The name of an exhibition on World War II-era Singapore will be changed, out of respect for the people who suffered under the Japanese Occupation.
The exhibition, titled Syonan Gallery: War and Its Legacies, will now be called Surviving the Japanese Occupation: War and its Legacies, said Minister for Communications and Information Yaacob Ibrahim in a statement on Friday (Feb 17).
The exhibition is housed in the historic Old Ford Factory at Upper Bukit Timah, where the British formally surrendered to the Japanese 75 years ago.
Previously known as Memories at Old Ford Factory, the exhibition had been renamed Syonan Gallery: War and Its Legacies following a year-long revamp by the National Archives of Singapore.
NAME EVOKED “DEEP HURT”: YAACOB
In his statement, Dr Yaacob said that when he opened the exhibition on Wednesday, he explained that it had been designed to capture the dark days of the Japanese Occupation.
“Far from expressing approval of the Japanese Occupation, our intention was to remember what our forefathers went through, commemorate the generation of Singaporeans who experienced the Japanese Occupation, and reaffirm our collective commitment never to let this happen again.”
Workers seen dismantling the sign of the original name of the exhibition on Friday night (Feb 17). (Photo: Howard Law)
Dr Yaacob added that the name of the exhibition reflected the time in Singapore’s history when the island was forcibly renamed Syonan.
“We have used the word ‘Syonan’ before to factually describe this difficult period. For instance, in 1992, for the 50th anniversary of the fall of Singapore, we held an exhibition at the National Museum, titled When Singapore was Syonan-to.”
“But this particular exhibition name provoked a strong reaction. Over the past two days, I have read the comments made on this issue, and received many letters from Singaporeans of all races.
“While they agreed that we need to teach Singaporeans about the Japanese Occupation, they also shared that the words ‘Syonan Gallery’ had evoked deep hurt in them, as well as their parents and grandparents. This was never our intention, and I am sorry for the pain the name has caused,” Dr Yaacob said.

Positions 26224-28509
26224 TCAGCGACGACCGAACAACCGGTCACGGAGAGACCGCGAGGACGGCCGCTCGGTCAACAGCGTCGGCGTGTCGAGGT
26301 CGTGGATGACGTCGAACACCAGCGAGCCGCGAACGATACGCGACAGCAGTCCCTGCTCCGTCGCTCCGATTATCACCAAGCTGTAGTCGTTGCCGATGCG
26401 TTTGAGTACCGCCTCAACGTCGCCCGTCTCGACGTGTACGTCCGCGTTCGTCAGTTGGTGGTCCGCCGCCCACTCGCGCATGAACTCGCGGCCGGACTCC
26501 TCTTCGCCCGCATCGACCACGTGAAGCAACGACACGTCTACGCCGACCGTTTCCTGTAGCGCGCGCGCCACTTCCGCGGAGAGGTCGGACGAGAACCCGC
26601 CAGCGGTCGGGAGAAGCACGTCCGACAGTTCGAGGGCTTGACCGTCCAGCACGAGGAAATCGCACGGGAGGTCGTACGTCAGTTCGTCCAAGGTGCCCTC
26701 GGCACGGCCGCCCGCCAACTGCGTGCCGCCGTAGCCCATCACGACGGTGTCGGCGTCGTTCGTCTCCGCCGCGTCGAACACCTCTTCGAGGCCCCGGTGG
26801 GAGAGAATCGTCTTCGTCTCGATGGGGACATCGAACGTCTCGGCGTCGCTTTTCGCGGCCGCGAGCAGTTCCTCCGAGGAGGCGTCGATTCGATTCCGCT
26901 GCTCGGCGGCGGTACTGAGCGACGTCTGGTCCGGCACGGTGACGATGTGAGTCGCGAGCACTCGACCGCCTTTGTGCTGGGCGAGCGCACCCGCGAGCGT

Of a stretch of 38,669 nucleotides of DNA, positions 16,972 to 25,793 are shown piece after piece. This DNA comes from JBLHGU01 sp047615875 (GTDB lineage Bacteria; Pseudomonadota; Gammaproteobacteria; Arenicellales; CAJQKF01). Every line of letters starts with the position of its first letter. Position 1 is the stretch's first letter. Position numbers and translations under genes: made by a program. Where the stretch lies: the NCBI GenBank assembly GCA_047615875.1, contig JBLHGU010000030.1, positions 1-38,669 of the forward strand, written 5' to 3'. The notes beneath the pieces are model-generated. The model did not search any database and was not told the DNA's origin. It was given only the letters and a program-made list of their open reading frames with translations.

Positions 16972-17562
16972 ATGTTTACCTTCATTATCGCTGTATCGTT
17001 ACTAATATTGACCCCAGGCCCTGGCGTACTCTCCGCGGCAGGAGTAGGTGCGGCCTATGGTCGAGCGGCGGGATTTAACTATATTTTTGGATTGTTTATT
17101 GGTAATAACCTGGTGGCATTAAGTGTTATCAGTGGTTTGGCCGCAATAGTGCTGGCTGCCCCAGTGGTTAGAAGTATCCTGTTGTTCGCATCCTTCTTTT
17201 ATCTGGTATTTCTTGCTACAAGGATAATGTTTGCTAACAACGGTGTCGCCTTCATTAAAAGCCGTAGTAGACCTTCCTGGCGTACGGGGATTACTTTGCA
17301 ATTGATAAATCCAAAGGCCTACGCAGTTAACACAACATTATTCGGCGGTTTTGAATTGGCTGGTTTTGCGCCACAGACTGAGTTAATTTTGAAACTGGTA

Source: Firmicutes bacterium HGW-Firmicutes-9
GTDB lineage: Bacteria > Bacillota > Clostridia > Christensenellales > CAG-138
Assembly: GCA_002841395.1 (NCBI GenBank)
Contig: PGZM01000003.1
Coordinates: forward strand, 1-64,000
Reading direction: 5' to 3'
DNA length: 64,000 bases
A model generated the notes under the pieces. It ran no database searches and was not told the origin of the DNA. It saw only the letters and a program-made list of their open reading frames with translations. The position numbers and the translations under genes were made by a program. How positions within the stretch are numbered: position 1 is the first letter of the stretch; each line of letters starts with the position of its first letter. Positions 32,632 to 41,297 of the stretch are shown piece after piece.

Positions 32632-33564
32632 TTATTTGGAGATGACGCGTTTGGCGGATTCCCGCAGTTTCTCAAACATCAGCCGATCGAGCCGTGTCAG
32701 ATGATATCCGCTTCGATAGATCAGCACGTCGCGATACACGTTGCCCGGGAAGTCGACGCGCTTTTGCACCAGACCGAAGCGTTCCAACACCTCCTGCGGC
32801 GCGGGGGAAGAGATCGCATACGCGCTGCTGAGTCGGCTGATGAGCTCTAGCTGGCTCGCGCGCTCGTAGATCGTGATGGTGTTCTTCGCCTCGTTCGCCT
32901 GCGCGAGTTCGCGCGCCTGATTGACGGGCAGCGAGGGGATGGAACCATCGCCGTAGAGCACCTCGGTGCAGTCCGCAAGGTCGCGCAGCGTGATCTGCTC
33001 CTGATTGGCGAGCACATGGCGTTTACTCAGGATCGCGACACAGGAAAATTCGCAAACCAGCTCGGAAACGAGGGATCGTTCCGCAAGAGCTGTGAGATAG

“I have reflected deeply on what I heard. We must honour and respect the feelings of those who suffered terribly and lost family members during the Japanese Occupation. I have therefore decided to remove the words ‘Syonan Gallery’ from the name of the exhibition, and name it Surviving the Japanese Occupation: War and its Legacies.”
The gallery features many new archival materials, which were contributed by members of the public in response to a call for contributions. To date, it has received more than 400 public donations, with items ranging from personal letters, diaries and photographs to war artefacts and maps.
Dr Yaacob added that the contents of the exhibition remain unchanged. “They capture a painful and tragic period in our history which we must never forget, and which we must educate our young about,” he said. “It is vital for us to learn the lessons of history, and reaffirm our commitment never to let this happen to Singapore again.”
Minister for Transport Khaw Boon Wan said he fully supports Dr Yaacob’s decision to drop the words ‘Syonan Gallery’ from the exhibition’s name.
In a statement, Mr Khaw said that the exhibition captured the dark days of the Japanese Occupation, when Singapore’s forefathers lost their freedom and suffered immensely.
Mr Khaw, who is a Member of Parliament for Sembawang GRC, added that he will be visiting the exhibition with his residents, some of whose parents or grandparents were killed during the Japanese Occupation.
Mr Khaw said: “My own maternal grandfather died of starvation and for lack of medical care while in hiding. These personal sufferings and losses form deep scars in us.
“That is why the initial naming of the exhibition gallery provoked such a strong reaction among a segment of the population. It does not mean that we should strike ‘Syonan’ out of our vocabulary but using it to name the gallery can unintentionally cause hurt.
“I fully support Minister Yaacob’s decision to drop it from the name.”